An old chap came in today to buy a pair of mono-skin compression running socks (he said they worked wonders for his corns) and asked if we still took cash.
I said that in our shop, cash would always be king, and even when he handed over a supermarket carrierbag full of five-pence pieces which took my assistant Norman over an hour to count, I still wished him a happy afternoon and warned him to mind the step.
You’ve got to look after people like that in a world in which anyone with a mobile phone can pretend to pay for something worth a million pounds and then change his name and sail off into the sunset on his super-yacht.
In our case it was a packet of knee sleeves so I suppose we got off relatively lightly, but the truth is that I could well do without all this electronic credit card stuff and so could Norman. When he had a card stolen recently he decided not to report it because the thief was spending less than his wife did. I’m proud to say I was one of the last shops in our street to accept credit cards, and I’m not all that keen on cheques either. What exactly was wrong with the world of ten shilling postal orders and a comforting wodge of half-crowns in the back pocket? Happy days, eh?
My mother-in-law feels the same way as I do (it’s the only thing we have in common) and refuses to sign her credit card on the grounds that she doesn’t want anyone to know who she is. When she forgot her PIN number she asked my wife: “What number do you think I might have chosen?”
At least debit cards, which are usually grim-looking black things, are honest enough to say what they are. If you misbehave with a debit card, you are likely to get a call from the bank manager by tea-time and he will usually pretend to be very angry.
My friend Pellworm, a fellow independent retailer, was once called to the phone from his pork-pie and chips by his bank manager and told to destroy his debit card that very instant.
His wife held the phone so that the manager could hear the scissors on Pellworm’s Swiss army knife slicing into the plastic. When he got back to the table, the dog had eaten his pie. It was not one of Pellworm’s better days.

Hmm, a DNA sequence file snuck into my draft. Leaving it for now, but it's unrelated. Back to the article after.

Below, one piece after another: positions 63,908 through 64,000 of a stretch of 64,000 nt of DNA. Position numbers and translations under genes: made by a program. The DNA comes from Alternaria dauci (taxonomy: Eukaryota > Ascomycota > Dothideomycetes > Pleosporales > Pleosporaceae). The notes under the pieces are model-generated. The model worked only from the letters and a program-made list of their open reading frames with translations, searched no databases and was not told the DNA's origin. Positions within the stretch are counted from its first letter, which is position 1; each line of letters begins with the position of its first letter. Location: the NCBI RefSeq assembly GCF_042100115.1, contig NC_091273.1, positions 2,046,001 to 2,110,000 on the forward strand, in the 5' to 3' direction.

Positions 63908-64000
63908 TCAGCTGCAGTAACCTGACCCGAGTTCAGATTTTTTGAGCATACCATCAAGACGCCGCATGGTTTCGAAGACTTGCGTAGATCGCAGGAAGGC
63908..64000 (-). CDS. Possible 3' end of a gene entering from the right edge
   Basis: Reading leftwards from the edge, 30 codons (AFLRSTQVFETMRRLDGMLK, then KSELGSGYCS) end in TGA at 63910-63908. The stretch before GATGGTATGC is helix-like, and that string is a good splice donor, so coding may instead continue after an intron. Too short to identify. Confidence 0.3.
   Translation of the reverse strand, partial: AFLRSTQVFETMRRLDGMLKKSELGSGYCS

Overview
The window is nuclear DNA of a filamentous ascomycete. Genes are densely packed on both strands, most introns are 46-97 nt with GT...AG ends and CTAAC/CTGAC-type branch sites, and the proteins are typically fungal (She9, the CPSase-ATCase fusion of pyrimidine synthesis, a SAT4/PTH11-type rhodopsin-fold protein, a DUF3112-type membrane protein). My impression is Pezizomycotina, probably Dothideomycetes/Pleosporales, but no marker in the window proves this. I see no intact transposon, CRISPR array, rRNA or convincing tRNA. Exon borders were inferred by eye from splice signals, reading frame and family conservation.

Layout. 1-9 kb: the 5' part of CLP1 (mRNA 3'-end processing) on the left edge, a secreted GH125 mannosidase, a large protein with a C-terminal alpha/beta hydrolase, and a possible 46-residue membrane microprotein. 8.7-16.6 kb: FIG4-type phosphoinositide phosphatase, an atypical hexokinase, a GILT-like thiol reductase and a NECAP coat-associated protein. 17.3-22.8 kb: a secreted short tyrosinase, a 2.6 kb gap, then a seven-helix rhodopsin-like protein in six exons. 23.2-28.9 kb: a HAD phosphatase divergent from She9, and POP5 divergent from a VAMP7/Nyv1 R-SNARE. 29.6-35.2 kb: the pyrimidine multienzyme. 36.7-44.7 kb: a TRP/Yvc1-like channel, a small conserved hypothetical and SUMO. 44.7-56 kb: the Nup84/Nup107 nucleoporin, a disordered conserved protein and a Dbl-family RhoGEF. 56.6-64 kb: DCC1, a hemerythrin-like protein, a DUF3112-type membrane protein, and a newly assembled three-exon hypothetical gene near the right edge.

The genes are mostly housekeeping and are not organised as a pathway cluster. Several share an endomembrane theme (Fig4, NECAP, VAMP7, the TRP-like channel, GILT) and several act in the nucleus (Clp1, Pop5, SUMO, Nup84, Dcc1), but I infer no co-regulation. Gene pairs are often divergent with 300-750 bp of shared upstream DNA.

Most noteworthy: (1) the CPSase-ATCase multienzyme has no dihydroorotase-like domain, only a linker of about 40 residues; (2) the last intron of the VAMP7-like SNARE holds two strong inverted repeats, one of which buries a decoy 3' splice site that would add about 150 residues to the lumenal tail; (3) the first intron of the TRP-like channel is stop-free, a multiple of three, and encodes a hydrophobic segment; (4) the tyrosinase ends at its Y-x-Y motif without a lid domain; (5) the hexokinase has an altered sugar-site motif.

I can trace my own credit-card anathema back to when I received my first-ever bill. It said I owed £0.00. Since I had not made any purchases, I threw the bill away. A week later the credit-card company wrote to say that if I didn’t send them £0.00 they would cancel the card and put me on a credit blacklist.
I rang the company and spoke to Shane, who said he was my credit support advisor, and who was very decent and helpful. There had obviously been a computer error and he would take care of it. I wasn’t to worry any more.
Next day I got a bill for £0.00 and a letter saying I had only ten days to settle the account or the company would take steps to recover the debt.
Deciding to enter their fantasy world, I mailed a cheque for £0.00 and received a statement thanking me for the cheque and reporting that I was now in credit. It was apparently a pleasure to do business with me.
A week later the bank called to ask why I had written a cheque for £0.00 which had brought havoc to their cheque processing software and caused the central computer in Gateshead to crash and send out a top-priority alert for terrorist hackers.
Shortly afterwards, I got a letter from the credit card company saying that my cheque had been returned by the bank and that I now owed £0.00 pounds. Unless I sent a cheque by return they would again be forced to take steps to recover the debt.
I was going to use the card to buy my wife an electric drill for her birthday but instead I cancelled it and sent a postal order as a deposit on a bargain winter-break weekend in Lyme Regis.
OK, I may be a fossil of an extinct economic species when it comes to online transaction technology, but it seems I’m not the only one.
Recently returning from a closing-down sale, with a load of left-handed hockey-sticks, Norman and I stopped for a meal at a roadside restaurant. After a good lunch we were dismayed to find that the proprietor, a retired Navy chap, would accept neither cheques nor cards on the grounds that they were operated by “robbing ******** who won’t get a penny out of me.”
But payment was no problem. “Go out of the door, steer a course of 287 degrees and you’ll find all the money you want,” he told us.
The course, followed with the aid of the Boy Scout compass on Norman’s key ring, took us straight to a building society cash point.